The Trident 24 is a bit of a metallic cocktail beneath the waterline: cast iron ballast keel; mild steel bilge keels and rudder; stainless steel prop shaft; bronze propeller and (usually) bronze P-bracket.
The bilge keels and rudder were galvanised 40 years ago. But little of that zinc remains. To try to combat corrosion Lottie‘s bilge keels and rudder are equipped with zinc anodes. A prop shaft anode is used to protect the bronze prop. The P-bracket (electrically isolated from the shaft anode by the cutless bearing) is not protected. Lottie’s original bronze P-bracket seems to have been replaced with a stainless steel one which shows no sign of galvanic corrosion.
When we bought our previous Trident 24 in the 1979 it showed evidence of galvanic corrosion on the rudder shaft (shiny bright steel at the waterline where the shaft emerged from the bottom bearing) and on the bronze prop. These were countered with a zinc anode bolted to the mild steel rudder blade and a prop shaft anode. The rudder anode seemed to prevent any further corrosion on the shaft. The zinc showed very little activity and never required replacement for the following seven years. The prop shaft anodes usually lasted two seasons between replacements. [Click on images to enlarge]
The galvanising on Lottie‘s rudder and keels is more than 20 years older and seems to offer less protection to the bilge keels. The rudder anode showed comparatively little activity until 2010. But since 2007 there have been signs of deep pitting corrosion on the outsides of the bilge plates and enough activity on the anodes to require them to be replaced after a season or two. Until 2010, a single 1kg doughnut anode was through-bolted to the outside of each bilge plate.
For the 2010 season, the bilge plate anodes were replaced and doubled-up by placing 1kg zincs on the inside of each bilge keel as well as the outside (using the same bolt). Almost as soon as Lottie was launched in 2010, the paint around the anodes seemed to bubble off. Was the additional zinc responsible for this?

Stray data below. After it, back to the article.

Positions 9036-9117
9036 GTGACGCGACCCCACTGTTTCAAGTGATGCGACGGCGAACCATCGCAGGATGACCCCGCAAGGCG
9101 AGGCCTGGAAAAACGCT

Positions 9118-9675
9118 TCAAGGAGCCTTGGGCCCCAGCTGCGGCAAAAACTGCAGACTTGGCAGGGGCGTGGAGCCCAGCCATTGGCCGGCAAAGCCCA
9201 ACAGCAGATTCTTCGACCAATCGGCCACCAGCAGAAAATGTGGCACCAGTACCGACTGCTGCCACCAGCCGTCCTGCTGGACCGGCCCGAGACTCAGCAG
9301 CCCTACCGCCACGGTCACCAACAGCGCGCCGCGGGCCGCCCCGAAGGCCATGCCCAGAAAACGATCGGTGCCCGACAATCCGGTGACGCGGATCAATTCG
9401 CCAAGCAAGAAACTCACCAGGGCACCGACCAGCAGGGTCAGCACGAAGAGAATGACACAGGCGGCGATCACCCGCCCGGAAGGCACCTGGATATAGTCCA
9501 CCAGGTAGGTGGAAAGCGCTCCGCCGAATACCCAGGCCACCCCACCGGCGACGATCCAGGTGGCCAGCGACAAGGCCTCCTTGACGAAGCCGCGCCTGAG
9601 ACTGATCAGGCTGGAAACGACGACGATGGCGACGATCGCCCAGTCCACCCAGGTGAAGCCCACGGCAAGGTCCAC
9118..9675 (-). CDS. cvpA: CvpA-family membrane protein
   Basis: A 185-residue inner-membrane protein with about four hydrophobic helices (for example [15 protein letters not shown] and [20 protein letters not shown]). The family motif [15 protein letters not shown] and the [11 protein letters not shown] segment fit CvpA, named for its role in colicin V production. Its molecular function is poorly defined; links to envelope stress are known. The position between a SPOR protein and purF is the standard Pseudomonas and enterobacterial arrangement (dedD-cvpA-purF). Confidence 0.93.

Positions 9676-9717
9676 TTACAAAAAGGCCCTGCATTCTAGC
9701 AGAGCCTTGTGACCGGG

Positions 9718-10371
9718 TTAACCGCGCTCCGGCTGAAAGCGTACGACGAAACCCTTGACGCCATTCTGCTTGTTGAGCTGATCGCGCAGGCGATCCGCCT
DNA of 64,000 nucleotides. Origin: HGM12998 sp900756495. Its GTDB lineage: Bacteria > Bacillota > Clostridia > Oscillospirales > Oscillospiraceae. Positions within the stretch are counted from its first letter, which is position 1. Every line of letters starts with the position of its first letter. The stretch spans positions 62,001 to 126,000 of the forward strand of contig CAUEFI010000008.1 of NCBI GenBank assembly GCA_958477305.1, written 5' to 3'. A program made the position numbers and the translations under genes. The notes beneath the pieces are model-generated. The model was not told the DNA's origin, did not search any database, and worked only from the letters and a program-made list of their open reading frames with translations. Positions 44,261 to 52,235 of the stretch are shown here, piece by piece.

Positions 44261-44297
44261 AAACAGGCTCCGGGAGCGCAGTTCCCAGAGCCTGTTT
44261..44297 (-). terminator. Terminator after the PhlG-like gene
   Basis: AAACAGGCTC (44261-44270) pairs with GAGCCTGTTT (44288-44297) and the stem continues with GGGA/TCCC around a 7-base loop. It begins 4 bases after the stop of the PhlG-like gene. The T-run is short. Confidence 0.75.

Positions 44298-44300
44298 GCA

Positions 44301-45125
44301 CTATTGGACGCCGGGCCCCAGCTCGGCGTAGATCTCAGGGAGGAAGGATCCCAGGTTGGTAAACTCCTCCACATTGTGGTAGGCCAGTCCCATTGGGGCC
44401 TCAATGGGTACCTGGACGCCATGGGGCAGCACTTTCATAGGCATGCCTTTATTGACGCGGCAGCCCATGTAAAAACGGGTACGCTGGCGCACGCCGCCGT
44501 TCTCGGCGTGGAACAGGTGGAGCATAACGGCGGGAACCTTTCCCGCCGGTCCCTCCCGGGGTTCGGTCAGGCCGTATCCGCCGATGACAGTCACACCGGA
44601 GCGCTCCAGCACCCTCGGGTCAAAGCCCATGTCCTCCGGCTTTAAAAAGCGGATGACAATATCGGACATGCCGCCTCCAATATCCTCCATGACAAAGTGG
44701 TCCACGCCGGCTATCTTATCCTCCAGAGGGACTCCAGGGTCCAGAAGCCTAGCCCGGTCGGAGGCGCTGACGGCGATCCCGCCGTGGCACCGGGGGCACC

The fact that barnacles grew in places on the keel and rudder where they had never done so before confirms that the initial paint loss happened soon after launching when the free swimming barnacle larvae are still in the water. By the end of the season the paint adhesion on the rudder seems also to have failed quite extensively – though whether these two phenomena are connected is unclear.
One theory is that there was too much cathodic protection in 2010 resulting in gassing on the metal surfaces near the anodes. This increased activity may be the result of one or more of the following:
Fitting all-new anodes in 2010
- Increasing the number of anodes from 4 to 6
- Cleaning the anode contact point back to bare metal to improve conductivity
For 2011, all the underwater steelwork was cleaned back to the metal and treated with Fertan rust converter followed by 5 coats of International Primocon.
All zinc anodes were removed other than the propeller shaft anode.
Lottie launched in April 2011 and by October it was clear that the paint was surviving on the steelwork better than it did the previous year when anodes were present. After lift-out in November 2011 there were just one or two eruption spots of rust evident on the bilge keels and none on the rudder, though both keels and rudder had rust where the paint had been worn off when grounding.
Scrubbing the prop in June had also prevented any of the build-up of barnacles by the Autumn experienced previously.
The rust spots and grazes were scoured with a stiff wire brush in an angle grinder (while wearing safety goggles) and spot primed with five further coats of International Metallic Primocon.
The anode on the propellor shaft was largely wasted away after just 7 months afloat.